Monday, September 6, 2010

"Academic Surrealist or Surrealist Academician"

The High Museum of Art in Atlanta presents a well publicized exhibition titled: "Dali: the Late Work.". On display are the works produced during four decades (1940's till the 1980's) by the prolific artist. It could be called his post-Surrealist period ( he was banned from the Surrealist movement in 1934).

The first room is an introduction with photographs from Philippe Halsman showing the artist in various poses. The photographs from the series "The Cosmic Dali" are well-known with "Dali Atomicus" (1948), "Mid Summer Night's Mare" (1949) among others, a total of fifteen photographs to wet our appetite.

The second room is occupied by ten small paintings executed between 1930 and 1940, at a time when Dali was part of the Surrealist movement. Theses paintings represent for me the Dali I know the best. I came to see the late works.

Finally, the visitor reaches the subject of the exhibition. The gigantic canvasses, including "Madonna of Port Lligat" 1950, "Santiago El Grande" 1957, "Christ of St John of the Cross" 1951, "Assumpta Corpucularis Lapilazulina" 1952 have not been displayed in the United States since the 50s. A mixture of Surrealism and Classicism, they define the religious period of the artist. Dali mixes his own symbols (horns from rhinoceros, eggs from ostriches) and religious symbols. Gala, his wife becomes the virgin Mary. Pope Pius XII encouraged Dali to pursue his search for religion, the painter became an iconoclast in the process.

The technique of the artist is flawless. For the "Christ of St John of the Cross" , he uses chiaroscuro. The special angle looking at Christ from above makes the viewer feel like being God looking at the crucified subject who himself is looking down to the fishermen, representing us, the viewers.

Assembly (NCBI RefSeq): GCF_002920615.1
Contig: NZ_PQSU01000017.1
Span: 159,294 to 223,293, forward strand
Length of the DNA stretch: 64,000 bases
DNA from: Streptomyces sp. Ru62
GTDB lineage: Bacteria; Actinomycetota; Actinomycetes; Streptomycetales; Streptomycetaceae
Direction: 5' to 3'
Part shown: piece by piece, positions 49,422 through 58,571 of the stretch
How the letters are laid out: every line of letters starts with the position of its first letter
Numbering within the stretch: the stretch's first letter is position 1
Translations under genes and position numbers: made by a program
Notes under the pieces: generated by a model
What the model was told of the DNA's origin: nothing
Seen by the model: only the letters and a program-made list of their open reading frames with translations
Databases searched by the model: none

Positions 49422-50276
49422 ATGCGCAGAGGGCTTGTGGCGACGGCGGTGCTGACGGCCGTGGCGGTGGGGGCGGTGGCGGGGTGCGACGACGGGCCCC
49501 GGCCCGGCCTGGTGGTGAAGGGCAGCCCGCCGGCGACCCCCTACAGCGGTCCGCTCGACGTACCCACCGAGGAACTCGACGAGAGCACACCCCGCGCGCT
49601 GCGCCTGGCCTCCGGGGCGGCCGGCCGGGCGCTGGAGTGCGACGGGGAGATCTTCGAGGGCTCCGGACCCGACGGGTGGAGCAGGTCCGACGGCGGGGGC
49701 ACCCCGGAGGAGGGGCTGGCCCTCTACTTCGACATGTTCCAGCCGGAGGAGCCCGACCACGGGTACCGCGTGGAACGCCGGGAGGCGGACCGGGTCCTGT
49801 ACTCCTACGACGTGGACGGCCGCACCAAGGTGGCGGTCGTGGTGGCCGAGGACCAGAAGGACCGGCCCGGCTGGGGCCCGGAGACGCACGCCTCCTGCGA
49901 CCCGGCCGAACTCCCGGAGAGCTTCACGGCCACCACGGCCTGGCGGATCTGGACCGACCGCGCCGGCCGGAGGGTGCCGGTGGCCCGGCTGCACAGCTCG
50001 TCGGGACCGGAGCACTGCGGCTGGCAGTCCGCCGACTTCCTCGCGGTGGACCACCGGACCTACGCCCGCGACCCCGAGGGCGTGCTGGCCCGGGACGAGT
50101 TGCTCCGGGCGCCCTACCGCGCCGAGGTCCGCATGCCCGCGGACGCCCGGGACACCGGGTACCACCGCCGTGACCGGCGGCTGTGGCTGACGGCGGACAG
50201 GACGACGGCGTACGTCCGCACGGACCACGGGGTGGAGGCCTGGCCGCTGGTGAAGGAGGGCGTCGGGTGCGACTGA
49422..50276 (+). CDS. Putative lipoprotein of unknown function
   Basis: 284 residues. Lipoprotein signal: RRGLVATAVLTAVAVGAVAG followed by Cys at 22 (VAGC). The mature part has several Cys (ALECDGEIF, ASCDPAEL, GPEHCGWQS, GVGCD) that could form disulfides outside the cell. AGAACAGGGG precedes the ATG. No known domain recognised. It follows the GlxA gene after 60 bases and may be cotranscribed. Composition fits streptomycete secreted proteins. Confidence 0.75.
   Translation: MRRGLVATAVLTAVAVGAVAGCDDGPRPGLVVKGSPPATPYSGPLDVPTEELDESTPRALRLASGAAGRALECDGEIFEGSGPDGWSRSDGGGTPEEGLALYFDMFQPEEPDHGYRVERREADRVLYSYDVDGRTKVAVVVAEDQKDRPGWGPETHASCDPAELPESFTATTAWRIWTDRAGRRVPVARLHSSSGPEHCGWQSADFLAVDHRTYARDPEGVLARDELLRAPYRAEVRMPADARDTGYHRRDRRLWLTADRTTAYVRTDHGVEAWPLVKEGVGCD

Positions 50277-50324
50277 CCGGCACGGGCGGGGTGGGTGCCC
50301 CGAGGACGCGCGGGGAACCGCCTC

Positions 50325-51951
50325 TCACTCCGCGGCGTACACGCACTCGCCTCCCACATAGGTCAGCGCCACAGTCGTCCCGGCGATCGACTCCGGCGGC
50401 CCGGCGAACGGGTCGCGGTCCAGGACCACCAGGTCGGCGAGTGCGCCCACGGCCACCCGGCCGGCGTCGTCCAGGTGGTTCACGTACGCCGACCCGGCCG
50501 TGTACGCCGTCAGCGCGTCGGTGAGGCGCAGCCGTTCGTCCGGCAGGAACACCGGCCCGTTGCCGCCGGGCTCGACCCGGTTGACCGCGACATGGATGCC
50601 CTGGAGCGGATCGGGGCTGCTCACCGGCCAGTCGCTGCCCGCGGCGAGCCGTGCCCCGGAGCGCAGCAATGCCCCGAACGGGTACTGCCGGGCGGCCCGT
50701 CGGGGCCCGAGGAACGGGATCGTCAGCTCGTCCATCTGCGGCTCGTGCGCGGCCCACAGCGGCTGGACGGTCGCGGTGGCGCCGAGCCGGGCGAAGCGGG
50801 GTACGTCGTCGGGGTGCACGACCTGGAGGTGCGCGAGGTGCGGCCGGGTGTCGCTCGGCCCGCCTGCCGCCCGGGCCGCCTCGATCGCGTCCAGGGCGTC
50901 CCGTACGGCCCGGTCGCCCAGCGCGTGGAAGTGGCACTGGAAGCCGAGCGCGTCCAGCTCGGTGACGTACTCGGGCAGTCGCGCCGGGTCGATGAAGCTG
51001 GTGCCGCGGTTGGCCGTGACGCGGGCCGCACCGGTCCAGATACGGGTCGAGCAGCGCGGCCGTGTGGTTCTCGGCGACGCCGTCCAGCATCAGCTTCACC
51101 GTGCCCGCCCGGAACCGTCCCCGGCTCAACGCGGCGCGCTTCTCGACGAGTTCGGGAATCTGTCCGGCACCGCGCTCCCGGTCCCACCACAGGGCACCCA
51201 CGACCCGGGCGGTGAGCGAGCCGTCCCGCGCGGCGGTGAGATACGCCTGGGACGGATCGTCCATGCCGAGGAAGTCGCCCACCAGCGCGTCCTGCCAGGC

The visit continues with Dali's preoccupations: genetic, atom, the search for eternity are the subjects of the works, lithogaphs, prints, paintings. He mixes art, science and some charlatanism.

A small room is dedicated to Dali, the illustrator: "Don Quixote", "Ten recipes for Immortality", "The divine Comedy" . These lithographs are well known, a reminder of the quality of the artist. The prints are technical masterpieces.

Random portraits of famous personages can be seen in a corner, also, in the same area, a few jewels and Dali's game of chess, his experimentation with holography, two videos for tired visitors, more photographs from Halsman. This section of the exhition does not flow well. It is just "put together".

Dali is also the precursor of Pop art. "Portrait of my Dead Brother" 1963, "Fifty Abstract Paintings" 1963, "The Sistine Madonna" 1958 are crammed with among other works the sculpture titled: "White Eagle" 1974. Unfortunately, the space is very crowded, and this visual experience is hampered by the size of the room.

And then, it is over. The special Dali store is right there, one can buy fake mustaches, cups with Dali's portrait, jewels...

As a whole I was deceived by the exhibition...not by Dali. The rarely seen works deserved a better setting. The High Museum of Art is not short of space and could have used three times the square footage for this exhibition to give it its full impact. It would also allow a better flow of the crowd.
Dali, Don Quixotte

photographs are reproductions from the book: " Dali: The Paintings" from Robert Descharmes and Gilles Neret, made by the author

1. "St. James of Compostela", 1957
2. "Landscape at Port Lligat", 1950
3. illustration for "pages choisies de Don Quichotte de la Manche" by Joseph Foret, 1957

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